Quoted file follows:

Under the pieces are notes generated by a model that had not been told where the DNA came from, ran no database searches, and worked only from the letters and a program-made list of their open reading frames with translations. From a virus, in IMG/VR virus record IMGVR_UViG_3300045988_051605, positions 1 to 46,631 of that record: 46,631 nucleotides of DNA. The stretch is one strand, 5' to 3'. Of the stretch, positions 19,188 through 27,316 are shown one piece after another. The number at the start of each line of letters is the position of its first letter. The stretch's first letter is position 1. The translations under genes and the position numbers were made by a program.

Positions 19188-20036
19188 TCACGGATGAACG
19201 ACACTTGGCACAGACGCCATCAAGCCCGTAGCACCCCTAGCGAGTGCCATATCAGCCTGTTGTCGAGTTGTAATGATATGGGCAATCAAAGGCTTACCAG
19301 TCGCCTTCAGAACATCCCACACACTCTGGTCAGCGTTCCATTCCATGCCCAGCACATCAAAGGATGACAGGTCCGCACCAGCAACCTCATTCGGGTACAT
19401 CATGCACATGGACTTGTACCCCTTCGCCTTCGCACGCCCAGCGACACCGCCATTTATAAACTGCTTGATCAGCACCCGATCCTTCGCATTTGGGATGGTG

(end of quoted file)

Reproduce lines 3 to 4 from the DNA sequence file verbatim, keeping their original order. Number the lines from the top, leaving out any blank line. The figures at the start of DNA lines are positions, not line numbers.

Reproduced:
19188 TCACGGATGAACG
19201 ACACTTGGCACAGACGCCATCAAGCCCGTAGCACCCCTAGCGAGTGCCATATCAGCCTGTTGTCGAGTTGTAATGATATGGGCAATCAAAGGCTTACCAG